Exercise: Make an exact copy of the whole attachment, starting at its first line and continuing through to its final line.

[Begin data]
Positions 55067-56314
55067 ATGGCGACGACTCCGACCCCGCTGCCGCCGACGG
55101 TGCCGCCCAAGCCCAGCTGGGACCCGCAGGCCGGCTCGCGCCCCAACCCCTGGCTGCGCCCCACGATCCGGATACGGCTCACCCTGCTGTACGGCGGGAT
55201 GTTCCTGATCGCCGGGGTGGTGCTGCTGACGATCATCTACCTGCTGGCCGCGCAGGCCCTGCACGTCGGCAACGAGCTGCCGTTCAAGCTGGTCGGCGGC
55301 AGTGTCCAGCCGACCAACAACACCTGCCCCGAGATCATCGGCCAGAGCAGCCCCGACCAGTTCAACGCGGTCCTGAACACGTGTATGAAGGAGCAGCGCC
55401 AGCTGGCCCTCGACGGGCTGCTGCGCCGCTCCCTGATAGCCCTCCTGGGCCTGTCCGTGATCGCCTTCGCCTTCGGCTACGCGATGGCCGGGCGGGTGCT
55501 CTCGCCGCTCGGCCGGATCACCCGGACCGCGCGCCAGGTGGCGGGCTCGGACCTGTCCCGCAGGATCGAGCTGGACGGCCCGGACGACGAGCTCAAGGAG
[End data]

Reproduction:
Positions 55067-56314
55067 ATGGCGACGACTCCGACCCCGCTGCCGCCGACGG
55101 TGCCGCCCAAGCCCAGCTGGGACCCGCAGGCCGGCTCGCGCCCCAACCCCTGGCTGCGCCCCACGATCCGGATACGGCTCACCCTGCTGTACGGCGGGAT
55201 GTTCCTGATCGCCGGGGTGGTGCTGCTGACGATCATCTACCTGCTGGCCGCGCAGGCCCTGCACGTCGGCAACGAGCTGCCGTTCAAGCTGGTCGGCGGC
55301 AGTGTCCAGCCGACCAACAACACCTGCCCCGAGATCATCGGCCAGAGCAGCCCCGACCAGTTCAACGCGGTCCTGAACACGTGTATGAAGGAGCAGCGCC
55401 AGCTGGCCCTCGACGGGCTGCTGCGCCGCTCCCTGATAGCCCTCCTGGGCCTGTCCGTGATCGCCTTCGCCTTCGGCTACGCGATGGCCGGGCGGGTGCT
55501 CTCGCCGCTCGGCCGGATCACCCGGACCGCGCGCCAGGTGGCGGGCTCGGACCTGTCCCGCAGGATCGAGCTGGACGGCCCGGACGACGAGCTCAAGGAG